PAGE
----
Why You Should Have Multiple Jobs Before You Start Your Career

by John Haltiwanger

I got my first job at a carpenter's shop when I was 16. It was summer, and my parents wanted me to keep busy and learn financial responsibility -- and I didn't mind having the pocket money. I spent most of those days lifting large piles of wood and cleaning up sawdust.

It was tough work, and I remember coming home and saying to my mother,

I'm definitely going to college because I don't want to do this forever.

This is not to say carpentry isn't a respectable profession, but woodworking is hardly what I'm most passionate about.

And this is precisely why it's so important to vary your employment experiences as it helps you figure out whom you really are.

I've held a number of different jobs throughout my life so far (I'm 27): I've been a pizza delivery guy (that's me in the photo at the top, by the way), barista, retail worker, waiter, bartender and teacher.

Every job taught me something different about myself and the wider world. In the process, each helped me narrow down what stimulates and excites me, leading me to my current profession.

Each job also taught me there are people with integrity in every profession -- from manual labor to academia.

In essence, I'll never think I'm better than a pizza delivery guy because I used to be one, and every person deserves to be treated with dignity and respect.

My various jobs also helped me realize how important it is to get an education as it's the gateway to an enriched life.

I'm hardly the only person who held multiple jobs in his or her 20s. My generation, in particular, seems to have a propensity for switching from one job to the next.

Indeed, Millennials have reputations as "job-hoppers."

Conventional wisdom tells us job-hopping is bad for your longterm career prospects. The argument is it suggests you either can't keep a job or aren't enthused about anything in particular.

In other words, people want to see you have the ability to commit to something and if you're constantly switching jobs, it sends mixed signals.

But there's also a great deal of evidence job-hopping has immense benefits, particularly if you do it in your 20s.

Research on youth unemployment from economists Martin Gervais, Nir Jaimovich, Henry E. Siu and Yaniv Yedid-Levi shows young people who switch jobs a lot end up with higher salaries and more satisfied in their careers later on.

Speaking with The Atlantic, Siu stated,

People who switch jobs more frequently early in their careers tend to have higher wages and incomes in their prime-working years. Job-hopping is actually correlated with higher incomes because people have found better matches—their true calling.

Interestingly, Siu also argued while youth unemployment might be high at the moment (Millennials make up roughly 40 percent of America's unemployed people), that's not necessarily because they're having trouble finding jobs. He explained,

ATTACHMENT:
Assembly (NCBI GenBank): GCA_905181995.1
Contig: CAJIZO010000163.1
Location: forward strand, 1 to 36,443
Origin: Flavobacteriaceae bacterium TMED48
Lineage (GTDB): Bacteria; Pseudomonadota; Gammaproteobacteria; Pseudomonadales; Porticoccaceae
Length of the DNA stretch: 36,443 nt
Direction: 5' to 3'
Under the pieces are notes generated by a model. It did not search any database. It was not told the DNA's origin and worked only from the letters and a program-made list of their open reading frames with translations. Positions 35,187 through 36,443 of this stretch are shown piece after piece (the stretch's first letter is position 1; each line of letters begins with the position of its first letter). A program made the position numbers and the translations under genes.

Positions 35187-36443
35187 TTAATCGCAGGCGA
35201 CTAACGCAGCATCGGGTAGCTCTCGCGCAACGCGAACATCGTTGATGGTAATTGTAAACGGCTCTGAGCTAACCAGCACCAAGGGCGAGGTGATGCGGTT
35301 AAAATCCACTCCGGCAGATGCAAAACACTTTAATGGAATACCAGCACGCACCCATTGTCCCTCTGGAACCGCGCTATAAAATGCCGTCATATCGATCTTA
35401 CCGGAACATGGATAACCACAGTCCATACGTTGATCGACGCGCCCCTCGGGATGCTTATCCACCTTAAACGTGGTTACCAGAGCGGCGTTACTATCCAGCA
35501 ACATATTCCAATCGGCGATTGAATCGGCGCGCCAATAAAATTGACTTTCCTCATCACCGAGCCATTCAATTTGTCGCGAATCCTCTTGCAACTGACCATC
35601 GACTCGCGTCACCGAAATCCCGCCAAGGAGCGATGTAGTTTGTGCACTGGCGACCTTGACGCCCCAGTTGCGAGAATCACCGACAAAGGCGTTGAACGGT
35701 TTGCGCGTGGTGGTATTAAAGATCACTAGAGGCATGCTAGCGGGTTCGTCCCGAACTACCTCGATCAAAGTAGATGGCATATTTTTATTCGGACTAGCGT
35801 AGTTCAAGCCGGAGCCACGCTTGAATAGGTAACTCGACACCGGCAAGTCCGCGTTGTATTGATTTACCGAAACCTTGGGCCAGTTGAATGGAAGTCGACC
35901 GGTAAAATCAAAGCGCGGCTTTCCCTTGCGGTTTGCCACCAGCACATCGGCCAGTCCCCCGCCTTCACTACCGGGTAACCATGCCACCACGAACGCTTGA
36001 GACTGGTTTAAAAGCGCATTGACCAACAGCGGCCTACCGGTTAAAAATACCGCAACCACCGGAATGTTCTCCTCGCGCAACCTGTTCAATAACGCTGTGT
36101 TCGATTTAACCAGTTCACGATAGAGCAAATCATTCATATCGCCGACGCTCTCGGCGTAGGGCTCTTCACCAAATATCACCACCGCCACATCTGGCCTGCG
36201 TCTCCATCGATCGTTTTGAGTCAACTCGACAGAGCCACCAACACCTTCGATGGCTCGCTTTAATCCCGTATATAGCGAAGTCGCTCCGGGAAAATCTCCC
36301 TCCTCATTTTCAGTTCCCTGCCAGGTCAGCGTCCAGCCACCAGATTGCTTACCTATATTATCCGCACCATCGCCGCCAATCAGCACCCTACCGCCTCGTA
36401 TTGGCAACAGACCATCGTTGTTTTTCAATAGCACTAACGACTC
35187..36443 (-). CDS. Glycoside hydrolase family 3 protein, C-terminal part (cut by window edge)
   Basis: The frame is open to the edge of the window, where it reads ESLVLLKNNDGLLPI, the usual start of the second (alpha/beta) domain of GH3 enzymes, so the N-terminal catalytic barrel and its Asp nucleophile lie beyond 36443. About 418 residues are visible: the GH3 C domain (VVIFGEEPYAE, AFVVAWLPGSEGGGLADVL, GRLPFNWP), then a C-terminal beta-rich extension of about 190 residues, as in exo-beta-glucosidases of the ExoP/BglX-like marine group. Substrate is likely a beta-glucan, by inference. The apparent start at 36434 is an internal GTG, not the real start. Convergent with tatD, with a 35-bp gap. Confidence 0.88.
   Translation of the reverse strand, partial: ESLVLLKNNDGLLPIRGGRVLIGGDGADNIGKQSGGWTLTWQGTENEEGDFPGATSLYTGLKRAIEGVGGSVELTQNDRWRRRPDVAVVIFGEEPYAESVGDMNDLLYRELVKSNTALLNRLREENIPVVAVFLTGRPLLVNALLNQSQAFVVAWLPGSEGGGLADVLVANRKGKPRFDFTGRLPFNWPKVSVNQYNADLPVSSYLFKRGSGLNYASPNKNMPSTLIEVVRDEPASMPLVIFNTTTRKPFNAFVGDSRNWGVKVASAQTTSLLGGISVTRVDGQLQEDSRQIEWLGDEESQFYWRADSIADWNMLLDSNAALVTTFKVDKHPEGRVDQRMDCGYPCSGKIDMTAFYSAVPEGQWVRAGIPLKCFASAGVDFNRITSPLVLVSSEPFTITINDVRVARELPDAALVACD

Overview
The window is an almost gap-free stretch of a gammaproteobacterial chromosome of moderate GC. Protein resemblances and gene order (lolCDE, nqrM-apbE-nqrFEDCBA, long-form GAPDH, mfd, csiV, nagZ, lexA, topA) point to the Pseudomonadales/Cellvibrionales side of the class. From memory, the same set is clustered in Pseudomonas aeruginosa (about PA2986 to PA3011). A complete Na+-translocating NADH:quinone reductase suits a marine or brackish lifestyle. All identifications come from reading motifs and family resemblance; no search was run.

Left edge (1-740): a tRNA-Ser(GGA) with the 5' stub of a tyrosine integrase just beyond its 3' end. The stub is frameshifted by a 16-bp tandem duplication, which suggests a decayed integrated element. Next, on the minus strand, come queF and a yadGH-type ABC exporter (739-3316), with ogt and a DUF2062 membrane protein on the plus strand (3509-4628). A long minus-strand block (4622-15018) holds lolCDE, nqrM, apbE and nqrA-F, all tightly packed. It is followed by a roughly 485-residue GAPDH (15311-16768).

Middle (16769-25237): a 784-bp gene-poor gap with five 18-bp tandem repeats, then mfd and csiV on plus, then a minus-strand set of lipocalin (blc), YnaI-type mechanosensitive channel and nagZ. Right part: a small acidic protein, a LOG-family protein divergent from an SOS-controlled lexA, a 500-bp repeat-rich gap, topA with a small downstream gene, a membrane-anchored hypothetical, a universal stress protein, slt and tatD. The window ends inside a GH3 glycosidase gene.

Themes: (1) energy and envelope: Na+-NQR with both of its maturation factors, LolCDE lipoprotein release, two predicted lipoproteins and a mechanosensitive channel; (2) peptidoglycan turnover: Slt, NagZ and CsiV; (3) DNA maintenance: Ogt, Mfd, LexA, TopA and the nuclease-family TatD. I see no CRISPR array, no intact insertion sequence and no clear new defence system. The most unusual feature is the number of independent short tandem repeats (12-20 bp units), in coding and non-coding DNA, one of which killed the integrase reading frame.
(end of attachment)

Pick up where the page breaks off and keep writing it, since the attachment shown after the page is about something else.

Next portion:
You can quite clearly see the reason young people have relatively higher unemployment is not because they have a harder time finding jobs. Actually, they find jobs with greater ease than somebody who is 45 or 55. But they are more likely to leave a job.

And when they leave, young people try entirely different things with their next jobs. They are more likely to be experimental with their job choices, and there's nothing wrong with that.

As Siu put it,

There's still this antiquated notion that success is a stable labor force attachment, and then you get to your 50s and 60s, and you're golden with the pension plan and that's it. The US labor market is much more fluid than that. There is more movement in-between jobs. The fact that young people have higher unemployment than others is, to the extent that it's due to [switching jobs], a good thing.

Simply put, if you don't like your job, life's short. Quit and try something else. This is easier said than done, of course, and it can be frightening to embrace the world of unemployment, even in the short-run. But it's also healthy and helps you down the line.

Having multiple jobs under your belt provides you with a diverse array of skills and experience, and it can be a huge resume booster in that regard -- it's a sign you're adaptable.

More importantly, it leads you to greater satisfaction in life as it helps you find what really makes you tick.

Staying in a job because you don't want to deal with the stress of transitioning or don't want to give up the paycheck might feel practical, but it's also a profound waste of your time on this planet.

Life is full of possibilities, act accordingly.

Citations: What Should I Be When I Grow Up Occupations and Unemployment over the Life Cycle (The National Bureau of Economic Research)